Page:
What are Play It Forward’s KEYS to Learning?
Keys, an invention that dates back to the 6th century B.C., are one of the most commonly manufactured metal objects in the entire world, enabling us to live in a modern civilization that has many of its features safeguarded and locked behind billions of locks. At Play It Forward, we know that opportunities remain locked behind doors that are inaccessible to too many children. We work every day to make sure that the keys to learning remain available to children because we believe that each child deserves to have access to unlock their own potential.
It all starts with what we hear, according to Nina Kraus, a neuroscientist who researches sound and a professor at Northwestern University.
Kraus wrote the 2022 book Of Sound Mind: How Our Brain Constructs a Meaningful Sonic World.
In an interview with Edutopia, a foundation established by the filmmaker George Lucas, Kraus elaborated on the premise of her book, which is that “the key to understanding music’s advantages, researchers say, lies in how the brain processes sound, the raw material of music, language, and—perhaps counterintuitively—learning to read.
“The sounds that come in through our ears travel along an anatomically complex ‘auditory pathway’ that’s deeply connected to parts of the brain that determine how humans move, how we think and speak, what we know, and what we pay attention to.”
Kraus singles out music education as a powerful educational tool, noting the path to knowledge is strewn with the notes of music a child both hears and plays.
“To play the violin, for example, a student needs to coordinate their motor, cognitive, and sensory systems to be able to put their fingers on the correct strings and move the bow at the right time; to read musical notes on a sheet of music and know what sounds they represent; and to hear if the pitches and rhythms are correct and coordinating with other players at the right time. Then there’s how the sound of music makes the student feel, which lights up the brain’s reward system. Engaging all these different systems makes learning how to play music one of the richest and deepest brain activities that humans perform.”
Kraus also cites the experience of those who teach children to buttress her point.
“Teachers resoundingly tell me that children who play music also do better in school. Young musicians also tend to have stronger language and reading skills than non-musicians because their brains have spent more time actively ‘engaging with sound.’”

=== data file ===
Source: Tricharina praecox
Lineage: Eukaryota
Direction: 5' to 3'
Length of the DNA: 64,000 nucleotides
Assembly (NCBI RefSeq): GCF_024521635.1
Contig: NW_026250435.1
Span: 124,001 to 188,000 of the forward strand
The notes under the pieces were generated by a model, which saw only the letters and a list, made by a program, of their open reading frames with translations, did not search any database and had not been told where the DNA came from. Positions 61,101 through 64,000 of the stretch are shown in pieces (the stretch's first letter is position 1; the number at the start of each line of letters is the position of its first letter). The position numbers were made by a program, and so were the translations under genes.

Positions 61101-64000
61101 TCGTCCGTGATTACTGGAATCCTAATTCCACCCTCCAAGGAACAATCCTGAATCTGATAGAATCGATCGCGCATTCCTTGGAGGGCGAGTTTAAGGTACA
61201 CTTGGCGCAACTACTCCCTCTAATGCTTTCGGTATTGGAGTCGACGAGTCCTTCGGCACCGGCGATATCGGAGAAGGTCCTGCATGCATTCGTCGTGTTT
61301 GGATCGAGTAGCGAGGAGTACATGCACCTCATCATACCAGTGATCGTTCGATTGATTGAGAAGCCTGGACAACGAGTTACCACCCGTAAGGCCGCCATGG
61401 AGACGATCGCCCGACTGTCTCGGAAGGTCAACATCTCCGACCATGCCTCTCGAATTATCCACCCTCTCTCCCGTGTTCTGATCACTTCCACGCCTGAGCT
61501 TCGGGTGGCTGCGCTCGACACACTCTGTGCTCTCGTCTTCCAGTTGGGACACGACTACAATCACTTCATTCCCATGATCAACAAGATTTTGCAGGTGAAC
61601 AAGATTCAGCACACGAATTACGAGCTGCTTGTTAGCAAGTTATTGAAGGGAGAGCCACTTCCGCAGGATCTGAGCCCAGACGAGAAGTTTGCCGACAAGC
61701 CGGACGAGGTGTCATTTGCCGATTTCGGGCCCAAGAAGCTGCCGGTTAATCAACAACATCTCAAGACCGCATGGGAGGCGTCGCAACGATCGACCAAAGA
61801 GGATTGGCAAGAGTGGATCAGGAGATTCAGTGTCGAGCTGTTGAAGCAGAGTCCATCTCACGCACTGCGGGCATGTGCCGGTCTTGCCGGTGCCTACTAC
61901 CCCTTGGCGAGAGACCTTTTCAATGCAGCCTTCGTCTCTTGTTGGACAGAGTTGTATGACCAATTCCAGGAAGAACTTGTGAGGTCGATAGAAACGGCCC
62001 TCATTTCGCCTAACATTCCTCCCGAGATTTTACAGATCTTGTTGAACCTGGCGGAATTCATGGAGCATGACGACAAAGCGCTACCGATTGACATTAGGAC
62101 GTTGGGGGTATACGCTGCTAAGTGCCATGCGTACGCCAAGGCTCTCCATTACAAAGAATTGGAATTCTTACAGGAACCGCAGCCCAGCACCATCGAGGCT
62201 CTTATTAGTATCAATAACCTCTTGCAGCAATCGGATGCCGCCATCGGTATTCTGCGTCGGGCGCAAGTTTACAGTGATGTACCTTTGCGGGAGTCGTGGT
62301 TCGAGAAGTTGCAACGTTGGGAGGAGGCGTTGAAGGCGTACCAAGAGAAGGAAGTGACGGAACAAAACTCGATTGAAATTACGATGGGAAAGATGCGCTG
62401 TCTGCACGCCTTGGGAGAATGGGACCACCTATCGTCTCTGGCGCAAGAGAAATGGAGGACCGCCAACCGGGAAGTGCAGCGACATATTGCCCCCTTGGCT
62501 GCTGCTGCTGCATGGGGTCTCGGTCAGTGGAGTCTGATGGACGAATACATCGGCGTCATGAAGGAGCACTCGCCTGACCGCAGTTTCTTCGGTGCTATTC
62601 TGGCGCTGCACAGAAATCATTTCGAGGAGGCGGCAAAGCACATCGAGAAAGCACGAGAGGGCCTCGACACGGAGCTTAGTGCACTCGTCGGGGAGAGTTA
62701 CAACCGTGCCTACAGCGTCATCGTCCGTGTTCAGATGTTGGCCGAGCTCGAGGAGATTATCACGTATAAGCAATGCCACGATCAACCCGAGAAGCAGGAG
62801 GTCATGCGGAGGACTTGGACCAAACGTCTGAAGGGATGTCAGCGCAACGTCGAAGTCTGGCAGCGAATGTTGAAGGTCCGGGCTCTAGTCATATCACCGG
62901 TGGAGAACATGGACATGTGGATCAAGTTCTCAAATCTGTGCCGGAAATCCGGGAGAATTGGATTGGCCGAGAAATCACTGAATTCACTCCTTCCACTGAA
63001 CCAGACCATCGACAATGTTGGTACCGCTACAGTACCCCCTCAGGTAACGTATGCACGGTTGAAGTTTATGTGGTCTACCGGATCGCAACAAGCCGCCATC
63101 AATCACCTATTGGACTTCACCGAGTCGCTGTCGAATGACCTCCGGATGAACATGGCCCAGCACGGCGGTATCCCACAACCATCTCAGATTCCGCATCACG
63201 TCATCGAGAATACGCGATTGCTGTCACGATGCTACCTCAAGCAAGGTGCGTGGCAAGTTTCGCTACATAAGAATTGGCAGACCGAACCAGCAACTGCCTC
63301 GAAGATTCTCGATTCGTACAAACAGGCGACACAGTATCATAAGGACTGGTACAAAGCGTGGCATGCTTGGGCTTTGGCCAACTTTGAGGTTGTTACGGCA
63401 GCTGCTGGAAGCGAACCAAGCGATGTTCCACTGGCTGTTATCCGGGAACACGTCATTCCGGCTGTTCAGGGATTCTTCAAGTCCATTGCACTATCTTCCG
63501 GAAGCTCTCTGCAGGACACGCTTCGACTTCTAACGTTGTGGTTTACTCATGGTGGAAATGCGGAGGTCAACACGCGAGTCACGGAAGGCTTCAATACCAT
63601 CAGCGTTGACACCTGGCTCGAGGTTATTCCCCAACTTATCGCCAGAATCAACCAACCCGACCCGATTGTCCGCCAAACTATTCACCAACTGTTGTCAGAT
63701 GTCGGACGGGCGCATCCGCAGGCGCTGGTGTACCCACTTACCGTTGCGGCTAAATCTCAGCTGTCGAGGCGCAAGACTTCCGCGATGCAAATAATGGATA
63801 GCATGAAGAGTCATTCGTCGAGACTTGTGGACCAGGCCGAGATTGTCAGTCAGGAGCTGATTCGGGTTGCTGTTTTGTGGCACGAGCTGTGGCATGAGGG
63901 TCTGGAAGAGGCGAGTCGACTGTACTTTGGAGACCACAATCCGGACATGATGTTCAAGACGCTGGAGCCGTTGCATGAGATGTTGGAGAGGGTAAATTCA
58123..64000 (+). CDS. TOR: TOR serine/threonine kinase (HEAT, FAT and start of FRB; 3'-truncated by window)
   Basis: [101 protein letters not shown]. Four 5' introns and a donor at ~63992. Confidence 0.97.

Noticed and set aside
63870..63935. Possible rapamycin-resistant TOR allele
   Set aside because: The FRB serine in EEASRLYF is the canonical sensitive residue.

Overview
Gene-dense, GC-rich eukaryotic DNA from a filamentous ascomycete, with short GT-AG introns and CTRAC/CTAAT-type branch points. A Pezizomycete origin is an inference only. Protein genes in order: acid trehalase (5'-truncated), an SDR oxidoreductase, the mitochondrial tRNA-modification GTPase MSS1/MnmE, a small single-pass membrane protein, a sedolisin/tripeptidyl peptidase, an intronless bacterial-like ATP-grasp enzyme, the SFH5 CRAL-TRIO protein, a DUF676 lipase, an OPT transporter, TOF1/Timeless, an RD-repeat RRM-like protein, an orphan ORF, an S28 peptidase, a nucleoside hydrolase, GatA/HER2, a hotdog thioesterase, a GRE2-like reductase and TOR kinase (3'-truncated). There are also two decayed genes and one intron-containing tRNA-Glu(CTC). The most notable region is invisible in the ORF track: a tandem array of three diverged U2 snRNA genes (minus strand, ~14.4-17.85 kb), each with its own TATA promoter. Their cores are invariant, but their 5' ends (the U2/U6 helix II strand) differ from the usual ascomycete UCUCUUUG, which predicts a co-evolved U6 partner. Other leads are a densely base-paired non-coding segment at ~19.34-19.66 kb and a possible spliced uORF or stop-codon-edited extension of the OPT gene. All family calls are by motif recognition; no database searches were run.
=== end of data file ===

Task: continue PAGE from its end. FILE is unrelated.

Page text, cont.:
Goin’ to Kansas City
A 2014 paper anticipates many of Kraus’ insights. Titled Behavioral and Neural Correlates of Executive Functioning in Musicians and Non-Musicians, the paper was funded by the Grammy Foundation and authored by a group of researchers associated with the University of Missouri-Kansas City.
The study looked at children similar in age to those in Play It Forward’s lessons – 5 and older – as well as adults, and compared people who studied music to those who don’t.
In particular, the study examined how music education affects a person’s executive function – the ability of your brain to pay attention, have a working memory, employ inhibition, and solve problems.
“Musically trained children showed enhanced performance on measures of verbal fluency and processing speed, and significantly greater activation in (other brain tasks) compared to musically untrained children,” the study found. Likewise, adults showed results similar to children.
“Adult musicians compared to non-musicians showed enhanced performance on measures of cognitive flexibility, working memory, and verbal fluency,” the study stated.
The study notes that developing executive function is the key to children unlocking the treasure trove of knowledge.
“Overall, (executive function) abilities have been shown to be more predictive of academic readiness for schooling than intelligence and predict math and reading skills throughout all grades,” the study states. “Specific features of EF, cognitive flexibility and inhibitory control, demonstrate a strong relationship with mathematics and literacy skills in kindergarteners. Evidence suggests that the executive function system is imperative for academic achievement at all grade levels. Thus, EF development seems to be crucial for academic readiness and long-term achievement.”
Harvard weighs in
Harvard Professor Nadine Gaab coordinated a 2016 study on children and adults who had studied or not studied music. The results were astonishing, notes an article on Harvard’s Graduate School website.
“Both adult and children musicians exhibited higher cognitive flexibility than non-musicians.
“The adult musicians showed a more proficient working memory, and the child musicians exhibited faster processing speed, than their non-musician peers.
“Most significant, the researchers found differences in brain activation between child musicians and non-musicians.
“We had more activation in areas of the brain I often call the ‘CEO regions’” — the frontal regions associated with executive function — “in the children who had musical training compared to others,” says Gaab.
A final note
In a world with numerous worthy causes competing for donor dollars and community support, Play It Forward understands it’s not always easy picking which nonprofit should garner your interest. That’s why PIF considers it important to let our supporters know, through these articles, that every dollar they give is helping each child enrolled in our program use their KEYS to open doors to a brighter academic and social future.